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Senior Correspondent

‘The Look of Silence’: To Forgive, Divine

‘The Look of Silence’: To Forgive, Divine

© 2015 – Drafthouse Films and Participant Media

An old man laughingly recalls strangling and eviscerating a bound captive — allegedly a communist — during the Indonesian genocide of 1965.

He’s talks proudly of being part of the death squads that, in the wake of a military coup, slaughtered nearly 1 million Indonesians — many of them his own neighbors — in less than a year. He claims the victims were all reds, but in fact there were relatively few communists. Most of the victims were unionists, intellectuals and farmers.

In 2013 documentarian Joshua Oppenheimer gave us the Oscar-nominated “The Art of Killing,” a ghastly yet profound experiment in which he approached former members of the right-wing death squads and gave them the wherewithall to make their own movies re-enacting the slaughter.

Costumes. Props. Fake blood.

“The Look of Silence” is the perfect companion piece, approaching the genocide from the perspective of the victims.

Ali Sumito is an optometrist who goes door to door in his province, testing his patients’ vision and writing prescriptions for eyeglasses. Ali was born two years after his older brother, Ramli, was murdered by the local death squad.

Now he studies Oppenheimer’s decade-old filmed interviews with the killers, looking for clues to his brother’s fate and trying to understand how such a thing could have happened. He talks to his aged mother about losing her son.

At age 44 Ali still has a pleasant, youthful countenance. Undoubtedly that helps him in his business. It also makes him seem inoffensive and non-threatening, allowing him to talk with his older male patients about their histories.

Despite his wife’s warning that asking too many questions might lead to his own disappearance, Ali plunges ahead with his quest.

It’s not like he’s seeking revenge for the brother he never knew. Indonesia is run today by the same men who ordered the slaughter. A huge wall of silence has been built over the last half century. There will be no justice — at least not in this lifetime.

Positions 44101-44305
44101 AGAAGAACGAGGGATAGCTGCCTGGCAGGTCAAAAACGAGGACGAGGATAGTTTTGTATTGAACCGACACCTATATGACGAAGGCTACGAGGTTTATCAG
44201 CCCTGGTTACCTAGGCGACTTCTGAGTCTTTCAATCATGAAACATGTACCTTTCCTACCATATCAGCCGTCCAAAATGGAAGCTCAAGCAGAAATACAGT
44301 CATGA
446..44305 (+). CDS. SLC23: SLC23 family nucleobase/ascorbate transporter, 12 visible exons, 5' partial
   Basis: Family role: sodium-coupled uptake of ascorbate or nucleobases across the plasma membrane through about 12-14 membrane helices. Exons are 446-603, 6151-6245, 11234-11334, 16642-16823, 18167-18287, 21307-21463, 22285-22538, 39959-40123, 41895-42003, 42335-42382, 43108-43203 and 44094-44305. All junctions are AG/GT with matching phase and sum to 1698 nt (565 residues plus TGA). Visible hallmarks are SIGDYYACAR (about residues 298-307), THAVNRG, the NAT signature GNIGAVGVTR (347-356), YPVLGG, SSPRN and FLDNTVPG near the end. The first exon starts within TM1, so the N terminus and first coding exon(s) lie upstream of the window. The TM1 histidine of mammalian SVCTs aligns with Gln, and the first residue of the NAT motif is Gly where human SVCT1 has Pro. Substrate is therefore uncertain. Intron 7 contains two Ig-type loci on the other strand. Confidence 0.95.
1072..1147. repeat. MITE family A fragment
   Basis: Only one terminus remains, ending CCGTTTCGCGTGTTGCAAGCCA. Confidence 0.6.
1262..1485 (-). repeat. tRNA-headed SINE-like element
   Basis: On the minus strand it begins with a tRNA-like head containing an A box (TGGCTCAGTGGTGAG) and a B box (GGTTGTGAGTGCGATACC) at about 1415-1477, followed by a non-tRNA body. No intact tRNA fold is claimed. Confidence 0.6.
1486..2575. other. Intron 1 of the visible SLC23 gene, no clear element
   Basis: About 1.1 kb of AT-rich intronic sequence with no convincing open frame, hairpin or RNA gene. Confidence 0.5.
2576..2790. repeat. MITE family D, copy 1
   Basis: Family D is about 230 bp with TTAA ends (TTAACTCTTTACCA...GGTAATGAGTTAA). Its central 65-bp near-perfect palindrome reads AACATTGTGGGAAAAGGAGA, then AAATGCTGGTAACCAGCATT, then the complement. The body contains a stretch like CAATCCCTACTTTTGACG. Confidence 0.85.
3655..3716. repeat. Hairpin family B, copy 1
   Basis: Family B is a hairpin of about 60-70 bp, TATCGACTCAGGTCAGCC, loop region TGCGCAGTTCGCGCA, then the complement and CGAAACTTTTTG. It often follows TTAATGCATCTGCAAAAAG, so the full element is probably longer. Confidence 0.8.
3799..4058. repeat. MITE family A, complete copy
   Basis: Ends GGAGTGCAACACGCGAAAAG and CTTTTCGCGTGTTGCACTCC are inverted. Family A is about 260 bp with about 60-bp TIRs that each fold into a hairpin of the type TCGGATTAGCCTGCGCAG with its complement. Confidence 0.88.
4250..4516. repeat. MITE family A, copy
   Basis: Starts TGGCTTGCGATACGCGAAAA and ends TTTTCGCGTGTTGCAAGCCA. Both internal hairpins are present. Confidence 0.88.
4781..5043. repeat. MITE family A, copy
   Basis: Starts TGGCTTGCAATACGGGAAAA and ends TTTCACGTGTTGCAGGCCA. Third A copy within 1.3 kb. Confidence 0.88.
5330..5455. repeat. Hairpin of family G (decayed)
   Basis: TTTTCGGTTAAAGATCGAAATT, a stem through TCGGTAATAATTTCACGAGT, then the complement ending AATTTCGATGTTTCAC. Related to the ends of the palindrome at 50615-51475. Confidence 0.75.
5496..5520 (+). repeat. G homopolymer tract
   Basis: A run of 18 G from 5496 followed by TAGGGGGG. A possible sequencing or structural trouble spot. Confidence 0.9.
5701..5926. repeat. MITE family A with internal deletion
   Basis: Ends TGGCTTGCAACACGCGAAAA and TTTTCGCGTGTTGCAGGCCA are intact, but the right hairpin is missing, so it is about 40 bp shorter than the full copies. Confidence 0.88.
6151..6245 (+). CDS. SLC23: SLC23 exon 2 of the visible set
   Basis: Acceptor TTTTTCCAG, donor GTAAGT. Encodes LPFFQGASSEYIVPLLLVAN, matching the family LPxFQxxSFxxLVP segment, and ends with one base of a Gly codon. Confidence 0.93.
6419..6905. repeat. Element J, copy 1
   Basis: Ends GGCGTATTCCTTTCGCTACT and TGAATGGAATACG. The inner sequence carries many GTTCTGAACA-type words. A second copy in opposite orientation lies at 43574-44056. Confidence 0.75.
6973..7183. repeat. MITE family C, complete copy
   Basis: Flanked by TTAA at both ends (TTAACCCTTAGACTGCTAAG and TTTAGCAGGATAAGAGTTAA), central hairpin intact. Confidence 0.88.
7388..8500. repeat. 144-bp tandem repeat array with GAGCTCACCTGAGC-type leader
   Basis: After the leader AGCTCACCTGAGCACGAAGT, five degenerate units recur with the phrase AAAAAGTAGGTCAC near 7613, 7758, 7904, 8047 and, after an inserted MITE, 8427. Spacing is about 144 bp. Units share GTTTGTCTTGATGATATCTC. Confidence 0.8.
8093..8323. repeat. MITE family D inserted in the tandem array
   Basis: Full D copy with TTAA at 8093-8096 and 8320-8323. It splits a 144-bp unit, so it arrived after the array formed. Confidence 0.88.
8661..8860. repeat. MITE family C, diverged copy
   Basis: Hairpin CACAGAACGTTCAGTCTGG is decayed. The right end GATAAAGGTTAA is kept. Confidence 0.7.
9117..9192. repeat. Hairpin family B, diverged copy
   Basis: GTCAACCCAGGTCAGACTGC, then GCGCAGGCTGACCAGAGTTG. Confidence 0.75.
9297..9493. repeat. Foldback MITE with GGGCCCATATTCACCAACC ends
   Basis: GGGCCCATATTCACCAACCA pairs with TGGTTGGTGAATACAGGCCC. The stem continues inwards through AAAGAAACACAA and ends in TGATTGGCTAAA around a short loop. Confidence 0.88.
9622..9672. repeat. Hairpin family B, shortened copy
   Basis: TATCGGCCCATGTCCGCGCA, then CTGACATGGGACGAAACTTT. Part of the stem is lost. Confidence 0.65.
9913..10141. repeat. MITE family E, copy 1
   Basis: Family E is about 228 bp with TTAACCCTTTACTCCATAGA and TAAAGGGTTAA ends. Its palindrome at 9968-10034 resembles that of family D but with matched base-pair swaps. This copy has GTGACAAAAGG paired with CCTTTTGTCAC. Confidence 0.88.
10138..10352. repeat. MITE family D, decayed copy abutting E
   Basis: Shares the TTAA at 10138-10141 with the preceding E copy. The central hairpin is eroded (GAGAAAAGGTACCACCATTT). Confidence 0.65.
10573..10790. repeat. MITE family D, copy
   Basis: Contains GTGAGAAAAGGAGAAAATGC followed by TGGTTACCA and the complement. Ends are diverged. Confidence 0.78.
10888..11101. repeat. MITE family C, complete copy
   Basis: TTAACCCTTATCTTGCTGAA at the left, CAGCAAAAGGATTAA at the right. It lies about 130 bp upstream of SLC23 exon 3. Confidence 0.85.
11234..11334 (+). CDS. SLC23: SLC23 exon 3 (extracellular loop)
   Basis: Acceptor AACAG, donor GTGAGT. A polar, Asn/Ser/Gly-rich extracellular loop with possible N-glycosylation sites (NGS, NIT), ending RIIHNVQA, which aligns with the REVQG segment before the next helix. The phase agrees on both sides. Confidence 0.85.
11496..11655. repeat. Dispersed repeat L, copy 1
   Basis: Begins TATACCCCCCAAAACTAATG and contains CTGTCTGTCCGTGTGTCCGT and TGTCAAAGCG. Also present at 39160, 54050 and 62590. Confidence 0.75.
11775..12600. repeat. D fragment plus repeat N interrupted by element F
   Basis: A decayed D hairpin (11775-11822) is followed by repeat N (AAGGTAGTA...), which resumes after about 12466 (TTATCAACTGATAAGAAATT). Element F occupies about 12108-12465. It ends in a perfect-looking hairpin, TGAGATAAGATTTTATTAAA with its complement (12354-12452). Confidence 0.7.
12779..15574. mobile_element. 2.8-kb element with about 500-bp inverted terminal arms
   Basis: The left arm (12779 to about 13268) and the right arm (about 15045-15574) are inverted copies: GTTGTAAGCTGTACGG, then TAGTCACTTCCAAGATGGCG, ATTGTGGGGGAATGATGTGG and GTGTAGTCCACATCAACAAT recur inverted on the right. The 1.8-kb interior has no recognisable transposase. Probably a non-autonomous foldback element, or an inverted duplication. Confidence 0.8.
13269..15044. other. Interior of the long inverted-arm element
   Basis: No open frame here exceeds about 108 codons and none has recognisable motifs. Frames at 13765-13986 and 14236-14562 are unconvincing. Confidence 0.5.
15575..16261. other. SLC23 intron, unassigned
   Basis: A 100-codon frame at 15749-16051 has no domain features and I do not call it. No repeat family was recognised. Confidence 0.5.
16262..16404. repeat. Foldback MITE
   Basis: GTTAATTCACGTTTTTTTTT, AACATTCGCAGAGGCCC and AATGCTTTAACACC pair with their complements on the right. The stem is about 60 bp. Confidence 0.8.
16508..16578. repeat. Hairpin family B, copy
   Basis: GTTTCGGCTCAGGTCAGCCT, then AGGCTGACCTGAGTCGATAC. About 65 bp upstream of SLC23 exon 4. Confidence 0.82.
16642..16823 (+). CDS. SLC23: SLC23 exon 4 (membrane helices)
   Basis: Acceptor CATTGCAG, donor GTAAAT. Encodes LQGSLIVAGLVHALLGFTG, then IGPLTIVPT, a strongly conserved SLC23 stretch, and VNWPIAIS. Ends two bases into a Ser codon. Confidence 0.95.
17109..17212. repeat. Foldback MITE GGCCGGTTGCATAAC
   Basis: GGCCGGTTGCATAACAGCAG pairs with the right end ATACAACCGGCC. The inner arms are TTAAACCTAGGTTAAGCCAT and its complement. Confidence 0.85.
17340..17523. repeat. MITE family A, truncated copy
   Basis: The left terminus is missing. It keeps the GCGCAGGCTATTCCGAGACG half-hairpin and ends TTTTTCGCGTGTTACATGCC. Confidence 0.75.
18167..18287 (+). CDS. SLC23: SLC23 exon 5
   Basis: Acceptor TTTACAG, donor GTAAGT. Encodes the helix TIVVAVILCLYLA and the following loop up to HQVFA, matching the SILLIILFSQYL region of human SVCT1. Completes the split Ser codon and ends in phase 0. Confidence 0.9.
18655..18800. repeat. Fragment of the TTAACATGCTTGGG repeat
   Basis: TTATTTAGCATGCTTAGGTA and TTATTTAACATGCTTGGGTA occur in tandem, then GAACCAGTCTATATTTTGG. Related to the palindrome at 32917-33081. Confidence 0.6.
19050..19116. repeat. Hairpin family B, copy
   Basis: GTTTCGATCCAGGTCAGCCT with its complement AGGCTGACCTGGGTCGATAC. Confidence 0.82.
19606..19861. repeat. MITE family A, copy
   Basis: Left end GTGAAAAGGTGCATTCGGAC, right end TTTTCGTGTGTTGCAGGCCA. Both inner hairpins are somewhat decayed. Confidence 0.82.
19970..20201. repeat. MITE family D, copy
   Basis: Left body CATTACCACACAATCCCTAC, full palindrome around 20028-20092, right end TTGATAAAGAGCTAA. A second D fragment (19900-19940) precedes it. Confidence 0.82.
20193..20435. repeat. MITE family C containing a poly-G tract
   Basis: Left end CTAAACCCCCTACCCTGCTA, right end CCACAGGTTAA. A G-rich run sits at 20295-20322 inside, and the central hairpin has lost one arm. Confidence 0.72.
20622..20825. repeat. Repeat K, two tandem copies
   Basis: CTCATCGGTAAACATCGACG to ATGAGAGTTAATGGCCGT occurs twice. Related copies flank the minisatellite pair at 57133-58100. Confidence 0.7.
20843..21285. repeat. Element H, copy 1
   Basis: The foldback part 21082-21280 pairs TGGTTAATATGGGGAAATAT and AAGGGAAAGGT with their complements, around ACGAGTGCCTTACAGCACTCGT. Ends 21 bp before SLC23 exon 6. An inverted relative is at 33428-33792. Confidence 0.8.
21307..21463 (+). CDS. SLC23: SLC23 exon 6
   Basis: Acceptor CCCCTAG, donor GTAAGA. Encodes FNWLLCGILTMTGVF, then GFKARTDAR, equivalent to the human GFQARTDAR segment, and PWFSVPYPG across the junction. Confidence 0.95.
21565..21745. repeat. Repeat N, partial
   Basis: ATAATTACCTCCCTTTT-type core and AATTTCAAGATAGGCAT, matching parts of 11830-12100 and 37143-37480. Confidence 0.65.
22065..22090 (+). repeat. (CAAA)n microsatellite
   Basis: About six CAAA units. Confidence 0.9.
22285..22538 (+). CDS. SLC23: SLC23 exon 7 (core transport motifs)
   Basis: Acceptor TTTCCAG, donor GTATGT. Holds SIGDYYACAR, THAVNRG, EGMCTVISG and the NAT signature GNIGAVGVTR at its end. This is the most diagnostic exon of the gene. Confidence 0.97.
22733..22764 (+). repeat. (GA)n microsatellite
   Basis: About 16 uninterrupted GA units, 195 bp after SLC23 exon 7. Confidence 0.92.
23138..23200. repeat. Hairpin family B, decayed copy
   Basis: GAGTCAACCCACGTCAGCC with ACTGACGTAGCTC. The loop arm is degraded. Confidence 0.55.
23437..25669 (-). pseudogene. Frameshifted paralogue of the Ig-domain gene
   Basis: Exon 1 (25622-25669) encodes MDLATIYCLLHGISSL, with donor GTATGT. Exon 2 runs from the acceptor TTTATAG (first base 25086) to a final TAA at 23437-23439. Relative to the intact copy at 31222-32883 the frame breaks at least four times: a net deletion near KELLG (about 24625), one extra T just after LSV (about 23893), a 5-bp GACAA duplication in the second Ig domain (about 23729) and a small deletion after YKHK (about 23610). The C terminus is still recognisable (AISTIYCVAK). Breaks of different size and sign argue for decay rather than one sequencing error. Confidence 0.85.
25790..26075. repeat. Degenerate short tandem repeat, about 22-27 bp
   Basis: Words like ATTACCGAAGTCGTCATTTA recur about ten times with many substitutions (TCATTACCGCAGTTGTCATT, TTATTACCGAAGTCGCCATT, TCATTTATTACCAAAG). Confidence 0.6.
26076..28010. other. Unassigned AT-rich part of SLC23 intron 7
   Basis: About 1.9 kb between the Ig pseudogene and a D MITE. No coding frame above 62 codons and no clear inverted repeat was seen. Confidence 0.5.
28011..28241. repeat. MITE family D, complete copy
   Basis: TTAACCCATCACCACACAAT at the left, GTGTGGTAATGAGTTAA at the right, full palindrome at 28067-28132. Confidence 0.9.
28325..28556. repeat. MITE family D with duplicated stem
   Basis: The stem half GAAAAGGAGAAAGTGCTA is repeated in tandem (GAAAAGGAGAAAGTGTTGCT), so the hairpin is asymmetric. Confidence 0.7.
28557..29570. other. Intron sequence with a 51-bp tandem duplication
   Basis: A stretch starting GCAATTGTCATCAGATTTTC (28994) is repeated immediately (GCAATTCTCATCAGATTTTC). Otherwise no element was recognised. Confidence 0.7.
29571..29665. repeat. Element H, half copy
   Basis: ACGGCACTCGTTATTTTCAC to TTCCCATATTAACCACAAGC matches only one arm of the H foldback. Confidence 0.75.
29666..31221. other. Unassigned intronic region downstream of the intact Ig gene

Ali simply wants to understand why. Why did his neighbor happily slice the breast off a “communist” woman before killing her? Did another old fellow actually drink the blood of his victims as a way of avoiding guilt-induced madness?

Oppenheimer’s film has been cannily structured so that bit by bit the fate of Ali’s brother comes into focus. It’s even worse than one expects — the bleeding, emasculated Ramli was left for dead but made the superhuman effort to return to his parents’ home. The next day the death squad showed up to “take him to the hospital.” He never made it.

Oppenheimer follows Ali’s young son to school where the teacher presents the killings as a great heroic undertaking. The head of the Indonesian house of representatives is a neighbor of Ali — and a former death squad leader. He proudly answers Ali’s questions until he realizes that his interviewer is the sibling of a victim. Then he wants to know Ali’s full name and residence. The optometrist wisely declines to answer.

“If you keep making an issue of the past it will definitely happen again,” the politician says.

Most of Ali’s subjects toe the party line that the killings were a “spontaneous action of the people,”  that they were about good Indonesians rising up to take care of the negative influences in their midst.

“I think you are avoiding moral responsibility,” Ali — who is never anything but polite — tells one old fellow. The indignant gent accuses Ali of being a secret communist:

It’s all terribly distressing, but at least there’s hope. Interviewing one former killer with his grown daughter present, Ali gets the man to admit his role in the genocide. This is news to his daughter, who now looks at her father with different eyes. She apologizes on behalf of her entire family. Ali responds by hugging both her and the old man.

How many of us could do the same?

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